Organic Gardening Consultancy

Roisin Cotter

Roisin Cotter is an organic gardener, growing organic food for her family in her garden in County Louth since 2005. Inspired by her studies in Organic Horticulture at the Organic College in Drumcollogher, County Limerick, Roisin decided to set up a school garden in her son's National School, which became an 8-year growing project. Now a tutor with the Louth Meath Education and Training Board, Roisin teaches a Spring and Autumn Night Class in Growing Organically in O’Fiaich College in Dundalk, runs a Horticulture Module for TY students in St.Mary’s College in Dundalk and works in Community Education with community groups across County Louth. She runs workshops in organic growing from her home in Carrickarnon, using her garden as a demonstration of organic techniques and how to support and build biodiversity. ‘‘I have found growing food for myself and my family really fulfilling. I believe it is something we can all learn to do which can truly improve our overall wellbeing and health, as well as improving the health and biodiversity of our gardens and community spaces. My mission is to help others to start growing some of their own food in a simple and time effective way. I look forward to sharing my knowledge of organic growing with more people each year’’. Roisin Cotter For more information see
Founder of Groundswell

Pamela Whitaker

Pamela Whitaker is the founder of Groundswell, an arts and environmental initiative which combines biodiversity and food growing with the art of gardening. She supports seasonal gatherings and the making of nature in community gardens as a form of creativity, promoting skills of resilience through horticulture. She has collaborated with Eileen Carter of Blackrock Park for many years developing a forest garden with Irish wild plants and trees, many offering sustenance as food or remedies. Celebrations of the growing season have featured in their collaboration, which have generated pride of place, skill sharing and experiential learning.
Designer and facilitator

Eimear McNally

Eimear is a designer and facilitator living in mid-Louth. She has been illustrating live at conferences and meetings (graphic recording) since 2010 and also works as a visual facilitator, bringing visual methods to group processes. She has a BA in Art from NCAD and an MSc in Sustainable Development from DIT Bolton Street. From 2004 Eimear has worked with groups in non-formal learning settings, using creative methods to explore global justice and sustainability issues. This work was with NGOs and community groups. Since embarking on a freelance visual facilitation career Eimear has worked with a wide variety of organisations from large tech companies to university research groups to public sector agencies. She is passionate about supporting projects that build stronger communities and regenerative ecological systems.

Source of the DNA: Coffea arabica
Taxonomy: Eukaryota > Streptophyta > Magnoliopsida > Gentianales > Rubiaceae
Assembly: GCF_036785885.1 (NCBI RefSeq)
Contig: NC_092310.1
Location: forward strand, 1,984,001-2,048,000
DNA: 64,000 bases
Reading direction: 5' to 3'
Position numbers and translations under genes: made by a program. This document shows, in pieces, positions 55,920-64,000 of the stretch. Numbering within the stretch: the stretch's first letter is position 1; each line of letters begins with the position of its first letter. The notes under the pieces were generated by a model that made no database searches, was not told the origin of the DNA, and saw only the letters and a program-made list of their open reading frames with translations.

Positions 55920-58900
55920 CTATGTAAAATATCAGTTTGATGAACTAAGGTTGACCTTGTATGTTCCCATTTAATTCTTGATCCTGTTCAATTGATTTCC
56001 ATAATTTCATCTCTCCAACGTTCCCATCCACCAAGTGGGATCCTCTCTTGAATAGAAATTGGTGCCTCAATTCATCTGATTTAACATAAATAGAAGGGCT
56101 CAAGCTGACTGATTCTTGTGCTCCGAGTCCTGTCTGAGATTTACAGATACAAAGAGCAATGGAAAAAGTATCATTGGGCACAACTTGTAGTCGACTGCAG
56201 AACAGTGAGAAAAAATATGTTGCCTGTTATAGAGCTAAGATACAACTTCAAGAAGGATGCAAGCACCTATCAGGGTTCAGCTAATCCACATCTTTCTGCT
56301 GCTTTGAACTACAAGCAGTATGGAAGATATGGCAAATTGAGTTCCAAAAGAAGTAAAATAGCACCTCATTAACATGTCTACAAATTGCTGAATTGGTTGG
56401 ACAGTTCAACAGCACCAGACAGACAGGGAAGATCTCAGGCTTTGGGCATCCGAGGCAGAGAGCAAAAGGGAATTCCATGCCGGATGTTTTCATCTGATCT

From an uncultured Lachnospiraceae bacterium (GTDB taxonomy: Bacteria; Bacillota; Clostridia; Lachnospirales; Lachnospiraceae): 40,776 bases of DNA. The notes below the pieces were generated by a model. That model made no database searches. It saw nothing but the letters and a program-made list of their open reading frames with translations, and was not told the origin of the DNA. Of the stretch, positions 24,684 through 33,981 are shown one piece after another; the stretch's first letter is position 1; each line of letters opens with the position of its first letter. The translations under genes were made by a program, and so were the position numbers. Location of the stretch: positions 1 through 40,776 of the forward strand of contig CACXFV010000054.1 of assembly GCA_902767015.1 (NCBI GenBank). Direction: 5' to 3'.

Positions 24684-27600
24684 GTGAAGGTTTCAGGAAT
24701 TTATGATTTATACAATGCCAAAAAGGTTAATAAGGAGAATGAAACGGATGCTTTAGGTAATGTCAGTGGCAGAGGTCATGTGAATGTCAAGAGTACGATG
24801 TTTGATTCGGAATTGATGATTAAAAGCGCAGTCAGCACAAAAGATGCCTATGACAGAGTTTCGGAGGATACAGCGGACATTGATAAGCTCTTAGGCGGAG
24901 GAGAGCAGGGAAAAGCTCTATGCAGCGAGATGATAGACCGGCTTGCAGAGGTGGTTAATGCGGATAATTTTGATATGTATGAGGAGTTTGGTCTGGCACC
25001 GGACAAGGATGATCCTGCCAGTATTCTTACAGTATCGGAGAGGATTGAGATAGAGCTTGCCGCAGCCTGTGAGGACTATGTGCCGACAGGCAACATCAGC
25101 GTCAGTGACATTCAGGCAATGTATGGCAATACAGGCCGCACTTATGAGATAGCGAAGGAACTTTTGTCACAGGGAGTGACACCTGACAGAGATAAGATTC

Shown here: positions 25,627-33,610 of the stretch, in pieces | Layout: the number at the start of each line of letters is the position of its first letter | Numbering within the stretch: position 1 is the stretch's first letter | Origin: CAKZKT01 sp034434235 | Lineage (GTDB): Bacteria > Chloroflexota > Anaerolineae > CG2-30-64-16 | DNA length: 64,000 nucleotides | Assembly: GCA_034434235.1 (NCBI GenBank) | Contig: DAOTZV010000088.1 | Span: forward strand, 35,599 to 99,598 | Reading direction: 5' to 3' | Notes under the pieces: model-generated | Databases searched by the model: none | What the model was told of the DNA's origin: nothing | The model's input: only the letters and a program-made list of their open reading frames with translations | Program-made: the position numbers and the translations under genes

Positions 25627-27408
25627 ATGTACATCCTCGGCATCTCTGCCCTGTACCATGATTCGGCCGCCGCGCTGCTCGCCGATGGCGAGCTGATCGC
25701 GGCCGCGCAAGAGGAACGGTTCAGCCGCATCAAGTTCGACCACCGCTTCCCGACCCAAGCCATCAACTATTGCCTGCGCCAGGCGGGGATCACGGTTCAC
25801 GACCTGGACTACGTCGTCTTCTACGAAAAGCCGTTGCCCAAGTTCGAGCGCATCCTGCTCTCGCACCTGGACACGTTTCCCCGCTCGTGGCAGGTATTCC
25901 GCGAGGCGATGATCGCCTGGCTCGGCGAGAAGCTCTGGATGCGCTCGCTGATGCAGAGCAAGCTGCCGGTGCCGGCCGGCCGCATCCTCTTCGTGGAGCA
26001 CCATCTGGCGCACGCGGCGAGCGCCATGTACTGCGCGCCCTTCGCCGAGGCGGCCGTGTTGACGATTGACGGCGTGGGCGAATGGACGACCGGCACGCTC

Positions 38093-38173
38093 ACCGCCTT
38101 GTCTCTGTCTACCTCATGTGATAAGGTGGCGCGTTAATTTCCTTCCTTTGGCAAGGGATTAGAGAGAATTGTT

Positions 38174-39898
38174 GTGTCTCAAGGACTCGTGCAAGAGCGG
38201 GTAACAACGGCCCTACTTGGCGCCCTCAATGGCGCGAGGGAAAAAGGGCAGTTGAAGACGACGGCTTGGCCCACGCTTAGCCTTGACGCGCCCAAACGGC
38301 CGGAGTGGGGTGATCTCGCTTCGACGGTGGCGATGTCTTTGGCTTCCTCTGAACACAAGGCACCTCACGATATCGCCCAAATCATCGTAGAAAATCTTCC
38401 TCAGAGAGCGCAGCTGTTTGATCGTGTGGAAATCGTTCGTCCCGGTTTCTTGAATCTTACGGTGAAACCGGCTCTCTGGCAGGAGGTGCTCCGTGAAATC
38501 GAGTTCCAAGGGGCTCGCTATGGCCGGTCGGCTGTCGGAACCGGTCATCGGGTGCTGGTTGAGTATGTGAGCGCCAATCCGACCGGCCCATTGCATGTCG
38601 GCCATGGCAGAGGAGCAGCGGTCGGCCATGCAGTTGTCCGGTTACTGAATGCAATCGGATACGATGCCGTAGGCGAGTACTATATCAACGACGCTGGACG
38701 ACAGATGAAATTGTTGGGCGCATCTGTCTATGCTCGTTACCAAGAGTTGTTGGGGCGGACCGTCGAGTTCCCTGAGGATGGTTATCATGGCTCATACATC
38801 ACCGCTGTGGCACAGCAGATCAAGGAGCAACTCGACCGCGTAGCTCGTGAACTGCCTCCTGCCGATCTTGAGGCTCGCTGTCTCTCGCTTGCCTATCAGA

Tony McGuinness

Tony McGuinness runs a modern farm with his brother Pat from their base in Richardstown, close to Ardee in Co. Louth. The farm has been in the family since the forties when their father Paddy purchased it from the McKeever family. In 2013 the brothers, along with their late brother Jack, concentrated on a full tillage programme primarily working with cereal type crops such as barley, wheat and oats. They also produce a potato programme on just over 100 acres of the overall farm. The brothers have always been forward thinking in their approach to the land, always willing to expand, develop and most importantly diversify. Tony came on board with the project from the beginning and is currently growing peas, broad beans, sunflower, Red & White Millet, Linseed and quinoa.


Blackrock Community Garden

Blackrock Community Garden has been an evolving and developing space over the last number of years with a selection of gardens to be found in the village park area. From the biodiversity garden to the Sally (Herb) Garden, Sensory Garden and the Orchard, there is something for everyone. From humans to insects these gardens are welcoming and inviting and they are thriving thanks in no small part to the team of volunteers who continue to work and develop it. Working with local schools and the community is the cornerstone to the continued success of the garden space. 

Dundalk Inclusive Gardens (DIG)

Lara Schmidt, one of the founders of the DIG believes that community garden spaces bring people together, alleviates isolation and gives you a sense of reward and satisfaction.  Set up in recent years, this new community garden is being developed in an area at the back of the newly extended Creative Spark building at Clontygora in Muirhevnamor in Dundalk.  With the development of raised beds and a lot of hard work the DIG will trial grow some of the produce on the project including heritage peas, Ginger, Turmeric and Sweet Potato. 

Drogheda Allotment

Drogheda allotment has been going since 2011 on land owned by the council beside the graveyard at Newtownstalaban, started by a group of people interested in biodiversity and growing vegetables. Having faced issues around drainage and soil quality, the council provided measures a few years ago to drain the land and treat the area providing new plots. The community who keeps the allotment going love nothing more than taking the time to harvest the land, surrounding themselves with